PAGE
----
Global technological and political developments have changed the face of the world and altered forever the way the church can participate in God’s work of establishing his kingdom. The great gods of science and secularism of the 20th century are making room for the pluralism and skepticism of the postmodern mind. An increasing sense of global interdependence coupled with competition over limited resources serves to emphasize the divide between the "haves" and the "have nots". With the onslaught of 9-11 even North America has become aware, with the rest of the world, of the vulnerable and fragile nature of humanity at the hands of angry people with access to powerful weapons. Within such a setting Christ’s followers must address several crucial issues in order to be relevant and significant participants in transforming lives for God’s kingdom.
The first challenge is to ask those crucial questions which, although severe, provide that self-examination necessary for correction. "How can the church repent of past mistakes? How can it try to rediscover the essence of its missionary nature and calling?" (Bosch 1991:365) How can it respond creatively to the pressures of a world that has radically changed? How can the people of God maintain a faithful link with their rich and instructive past in a pluralist and shifting environment, while remaining relevant to those people who view life from very different perspectives? How can the followers of Christ bridge the gap between the eternal truth of the gospel and the myriad of cultural identities?
While this culture gap can be daunting and even frightening for the NA church, it must be remembered that throughout the history of missions these are the very questions that missionaries have had to deal with when travelling to foreign lands.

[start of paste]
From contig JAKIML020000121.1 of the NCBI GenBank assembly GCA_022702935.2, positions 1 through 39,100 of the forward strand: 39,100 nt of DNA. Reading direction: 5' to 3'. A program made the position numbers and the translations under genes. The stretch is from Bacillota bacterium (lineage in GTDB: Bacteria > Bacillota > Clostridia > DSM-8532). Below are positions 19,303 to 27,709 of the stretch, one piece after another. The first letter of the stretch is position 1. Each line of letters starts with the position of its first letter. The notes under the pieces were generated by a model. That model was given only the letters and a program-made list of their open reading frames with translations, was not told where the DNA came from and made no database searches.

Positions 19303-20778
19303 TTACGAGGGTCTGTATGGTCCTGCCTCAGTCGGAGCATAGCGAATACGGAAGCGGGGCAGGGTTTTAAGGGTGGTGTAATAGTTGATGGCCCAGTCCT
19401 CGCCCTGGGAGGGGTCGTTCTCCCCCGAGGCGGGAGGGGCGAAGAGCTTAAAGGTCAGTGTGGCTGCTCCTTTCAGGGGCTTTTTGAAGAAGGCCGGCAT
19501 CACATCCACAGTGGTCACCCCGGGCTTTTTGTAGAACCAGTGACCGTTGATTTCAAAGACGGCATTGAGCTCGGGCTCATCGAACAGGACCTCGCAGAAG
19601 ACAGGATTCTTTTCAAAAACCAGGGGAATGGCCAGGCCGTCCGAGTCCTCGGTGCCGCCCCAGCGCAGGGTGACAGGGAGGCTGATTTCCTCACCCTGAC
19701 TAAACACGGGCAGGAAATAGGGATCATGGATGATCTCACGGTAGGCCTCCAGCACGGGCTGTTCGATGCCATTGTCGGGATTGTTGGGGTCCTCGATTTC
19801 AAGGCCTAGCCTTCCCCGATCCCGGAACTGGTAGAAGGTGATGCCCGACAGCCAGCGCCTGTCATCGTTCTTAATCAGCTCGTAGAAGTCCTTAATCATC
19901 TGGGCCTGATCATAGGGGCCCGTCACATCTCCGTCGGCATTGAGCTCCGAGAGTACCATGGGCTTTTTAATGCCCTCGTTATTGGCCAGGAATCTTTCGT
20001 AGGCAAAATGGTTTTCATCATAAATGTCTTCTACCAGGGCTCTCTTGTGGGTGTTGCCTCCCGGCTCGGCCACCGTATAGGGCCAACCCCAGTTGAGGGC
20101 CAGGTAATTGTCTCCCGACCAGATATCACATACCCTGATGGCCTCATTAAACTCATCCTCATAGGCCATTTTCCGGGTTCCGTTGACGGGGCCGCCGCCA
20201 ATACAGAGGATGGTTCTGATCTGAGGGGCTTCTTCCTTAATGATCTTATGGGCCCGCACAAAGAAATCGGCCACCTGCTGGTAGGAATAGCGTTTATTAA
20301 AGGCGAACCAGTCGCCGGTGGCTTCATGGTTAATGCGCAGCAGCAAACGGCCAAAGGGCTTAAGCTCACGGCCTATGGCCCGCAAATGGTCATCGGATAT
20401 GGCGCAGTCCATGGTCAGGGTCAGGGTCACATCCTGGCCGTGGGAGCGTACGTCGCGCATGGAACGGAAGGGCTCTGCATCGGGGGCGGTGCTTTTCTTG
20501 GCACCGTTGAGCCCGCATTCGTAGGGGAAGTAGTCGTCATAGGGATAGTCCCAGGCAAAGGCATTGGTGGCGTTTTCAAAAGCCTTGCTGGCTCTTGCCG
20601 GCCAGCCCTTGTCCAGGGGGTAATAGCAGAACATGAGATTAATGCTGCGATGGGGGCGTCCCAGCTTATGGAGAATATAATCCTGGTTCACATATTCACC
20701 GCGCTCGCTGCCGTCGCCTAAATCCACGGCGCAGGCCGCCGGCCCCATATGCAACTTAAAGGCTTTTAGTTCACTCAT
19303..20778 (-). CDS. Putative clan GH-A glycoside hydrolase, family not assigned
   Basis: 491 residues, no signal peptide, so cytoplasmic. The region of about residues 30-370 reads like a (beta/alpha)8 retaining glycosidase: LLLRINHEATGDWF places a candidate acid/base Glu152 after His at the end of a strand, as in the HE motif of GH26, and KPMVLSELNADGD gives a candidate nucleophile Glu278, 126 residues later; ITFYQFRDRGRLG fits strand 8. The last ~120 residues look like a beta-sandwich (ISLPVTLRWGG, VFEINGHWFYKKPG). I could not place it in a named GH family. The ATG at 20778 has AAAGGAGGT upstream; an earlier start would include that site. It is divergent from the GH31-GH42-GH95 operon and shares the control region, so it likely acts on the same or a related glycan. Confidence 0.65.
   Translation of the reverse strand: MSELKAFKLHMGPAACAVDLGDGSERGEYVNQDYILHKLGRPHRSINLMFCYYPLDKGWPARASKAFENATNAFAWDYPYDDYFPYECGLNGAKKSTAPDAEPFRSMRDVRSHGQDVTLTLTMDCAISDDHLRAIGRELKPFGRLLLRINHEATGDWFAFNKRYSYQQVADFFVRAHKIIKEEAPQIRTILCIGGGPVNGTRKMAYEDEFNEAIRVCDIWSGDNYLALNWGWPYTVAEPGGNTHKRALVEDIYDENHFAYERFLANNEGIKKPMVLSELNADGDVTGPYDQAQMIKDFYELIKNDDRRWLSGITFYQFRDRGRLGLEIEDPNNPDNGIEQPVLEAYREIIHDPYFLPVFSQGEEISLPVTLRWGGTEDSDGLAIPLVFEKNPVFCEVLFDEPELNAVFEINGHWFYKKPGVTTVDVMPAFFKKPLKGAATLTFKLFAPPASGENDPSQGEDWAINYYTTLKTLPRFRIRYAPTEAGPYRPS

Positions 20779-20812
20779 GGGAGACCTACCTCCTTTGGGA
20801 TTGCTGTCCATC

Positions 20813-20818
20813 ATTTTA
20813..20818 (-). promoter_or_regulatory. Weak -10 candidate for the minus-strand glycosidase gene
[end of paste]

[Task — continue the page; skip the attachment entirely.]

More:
At times the resulting answers have been syncretistic in diluting or losing the Christian message, at times the answers have resulted in cultural domination such as in colonialism, but at no time have those who have reached out to others in cross-cultural situations been able to avoid these questions. The common missionary feeling in the face of such challenges is helplessness.
Helpless in the Essential Task
During our time of serving in Pakistan, helplessness seemed to be the operative word. I distinctly remember the time a friend brought an illiterate man to my meeting room and I explained the gospel to him. The man smiled and nodded, but I could sense that he was not able to understand or relate to what I was saying. I could have been reciting the Vancouver Canucks roster for all I was able to make an impact. Our worlds of experience, belief and culture were so far apart that I could not even begin to bridge the gap. In fact, when people would respond to the gospel I would all too often be astounded and respond by saying, "Do you know what you are doing?" because suffering is a certainty when a Muslim comes to Christ. However their answer would often be, "Jesus is the way. He died for me. How can I not become his follower?"
Ultimately the daunting task of cross-cultural ministry teaches us the one lesson that we need to learn above all others: that the only accomplishment that is important is the one thing we are helpless to do – change people’s hearts. "Not by might, nor by power, but by my Spirit, says the Almighty Lord." (Zech 4:6)
Bosch, D.J. 1991. Transforming Mission. Paradigm shifts in theology of mission. Maryknoll: Orbis.